WaterFuture - Get into water

Does your water taste or smell different to normal?

Sometimes water can have a different taste or  smell because of the source of water supplied in an area. We treat and test all the water we supply and often unusual tastes or odours relate to issues with private plumbing or appliances in your home.


Chlorine, antiseptic, metallic or bitter

It’s normal to notice a slight taste or smell of chlorine in your water as we add a small, safe amount to protect it from harmful bacteria.  Heating water can make the smell of chlorine more noticeable, so you may notice it more when you run a bath or shower.  Tastes and smells in hot drinks can be caused by plumbing materials. See table below for details.

Fuel and chemical

Oily tastes and smells are usually found when heating oil, thinners, petrol, diesel or creosote has been spilt near to underground pipework as they all contain chemicals that can permeate through plastic water pipes. If you think this has happened, don’t drink the water and call us immediately on 01202 590059.

Earthy, musty and mouldy 

Water in rivers and reservoirs can contain algae, which is removed at our treatment works. Sometimes very low levels of organic compounds from the algae can remain in the treated water and temporarily cause an earthy taste or smell. These compounds are harmless and the water is safe to drink. These taste and smells are seasonal and are usually short-lived.


Source of problem

Cause of taste or smell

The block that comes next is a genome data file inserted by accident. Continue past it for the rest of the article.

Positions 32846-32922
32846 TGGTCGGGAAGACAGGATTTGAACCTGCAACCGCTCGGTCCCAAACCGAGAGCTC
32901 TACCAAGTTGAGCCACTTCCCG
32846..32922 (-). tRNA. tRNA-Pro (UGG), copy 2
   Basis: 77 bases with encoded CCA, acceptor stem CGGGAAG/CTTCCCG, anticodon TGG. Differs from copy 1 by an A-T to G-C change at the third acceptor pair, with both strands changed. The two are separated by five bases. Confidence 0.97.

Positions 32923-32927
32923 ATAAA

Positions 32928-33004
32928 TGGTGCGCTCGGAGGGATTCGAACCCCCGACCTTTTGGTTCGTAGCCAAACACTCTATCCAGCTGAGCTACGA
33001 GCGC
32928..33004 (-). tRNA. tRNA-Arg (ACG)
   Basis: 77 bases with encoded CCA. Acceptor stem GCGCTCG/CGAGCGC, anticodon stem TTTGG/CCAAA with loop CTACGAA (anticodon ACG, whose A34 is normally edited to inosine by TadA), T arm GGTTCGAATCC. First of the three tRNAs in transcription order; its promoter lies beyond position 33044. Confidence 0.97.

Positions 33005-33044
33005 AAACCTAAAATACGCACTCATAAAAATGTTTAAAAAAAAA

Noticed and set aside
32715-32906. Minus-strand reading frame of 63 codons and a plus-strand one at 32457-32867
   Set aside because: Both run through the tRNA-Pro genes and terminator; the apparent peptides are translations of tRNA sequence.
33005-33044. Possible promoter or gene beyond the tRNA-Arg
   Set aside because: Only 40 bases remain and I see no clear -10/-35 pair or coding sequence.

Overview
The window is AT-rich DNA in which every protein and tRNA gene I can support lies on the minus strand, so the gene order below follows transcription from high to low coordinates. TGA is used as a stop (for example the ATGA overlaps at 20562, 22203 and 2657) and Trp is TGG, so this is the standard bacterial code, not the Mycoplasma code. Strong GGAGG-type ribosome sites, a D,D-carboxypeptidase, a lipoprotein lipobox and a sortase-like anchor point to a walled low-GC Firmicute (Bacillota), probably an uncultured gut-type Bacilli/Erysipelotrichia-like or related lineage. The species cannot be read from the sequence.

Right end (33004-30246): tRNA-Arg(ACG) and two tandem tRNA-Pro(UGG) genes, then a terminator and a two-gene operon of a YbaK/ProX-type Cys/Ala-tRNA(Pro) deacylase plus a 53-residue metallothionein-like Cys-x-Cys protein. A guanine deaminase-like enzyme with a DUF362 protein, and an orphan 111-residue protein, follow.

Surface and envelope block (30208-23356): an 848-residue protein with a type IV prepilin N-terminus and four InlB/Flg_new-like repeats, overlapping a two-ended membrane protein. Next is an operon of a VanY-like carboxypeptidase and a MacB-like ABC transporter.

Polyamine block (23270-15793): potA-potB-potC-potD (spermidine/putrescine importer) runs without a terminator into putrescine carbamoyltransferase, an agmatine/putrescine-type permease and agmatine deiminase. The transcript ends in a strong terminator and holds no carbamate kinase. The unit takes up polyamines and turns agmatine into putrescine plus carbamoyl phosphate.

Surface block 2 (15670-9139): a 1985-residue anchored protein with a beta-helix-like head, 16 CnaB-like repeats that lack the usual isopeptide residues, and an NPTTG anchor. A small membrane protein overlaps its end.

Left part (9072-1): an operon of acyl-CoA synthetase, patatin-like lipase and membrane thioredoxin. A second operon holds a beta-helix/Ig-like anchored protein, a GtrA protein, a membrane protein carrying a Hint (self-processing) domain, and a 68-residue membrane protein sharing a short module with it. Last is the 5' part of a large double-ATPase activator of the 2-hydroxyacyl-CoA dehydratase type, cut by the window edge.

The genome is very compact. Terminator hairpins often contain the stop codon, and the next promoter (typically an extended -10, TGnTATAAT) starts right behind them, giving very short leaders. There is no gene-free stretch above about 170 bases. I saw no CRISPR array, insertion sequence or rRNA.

Washing machine or dishwasher cold water supply hoses

The material used to make the hose can cause a taste or smell in your water

Fitting a non-return valve between your water supply pipe and appliance will prevent water returning from the hose to your water supply.

Flexible hoses used in plumbing (usually connecting under the sink)

Flexible braided metal hoses are often used in modern plumbing. Rubber or plastic lining inside them can sometimes cause antiseptic tastes

If the flexible hose is part of your drinking water plumbing, you’ll need to speak to a plumber to replace the hose with an alternative type of pipework that doesn’t contain rubber.

Tap or stop tap washers

Rubber washers can cause an odd taste or smell to individual taps or the stop tap (which will affect every tap)

You may need to replace the washer. If it’s been damaged because of a worn tap seating, you’ll need to replace the tap seating too.


If you only notice the problem when you’re boiling the kettle it could be caused by rubber seals inside the kettle

Try heating the water using your hob or microwave – if this gets rid of the problem, you may need to replace your kettle

New plumbing and pipework

New or modified plumbing can give your water an unusual taste or smell, caused when traces of copper and other materials come into contact with water.

This will usually improve with time as a thin protective layer of natural scale forms on the new plumbing, sealing the copper.


Some of the individual water fittings that make up the plumbing installation in your home can give the water supply an unwanted taste. Fittings must be compliant with Regulation 4of the Water Supply (Water Fittings) Regulations 1999.

Approved plumbers can be found through WaterSafe or on the Water Industry Approved Plumber Scheme WIAPS.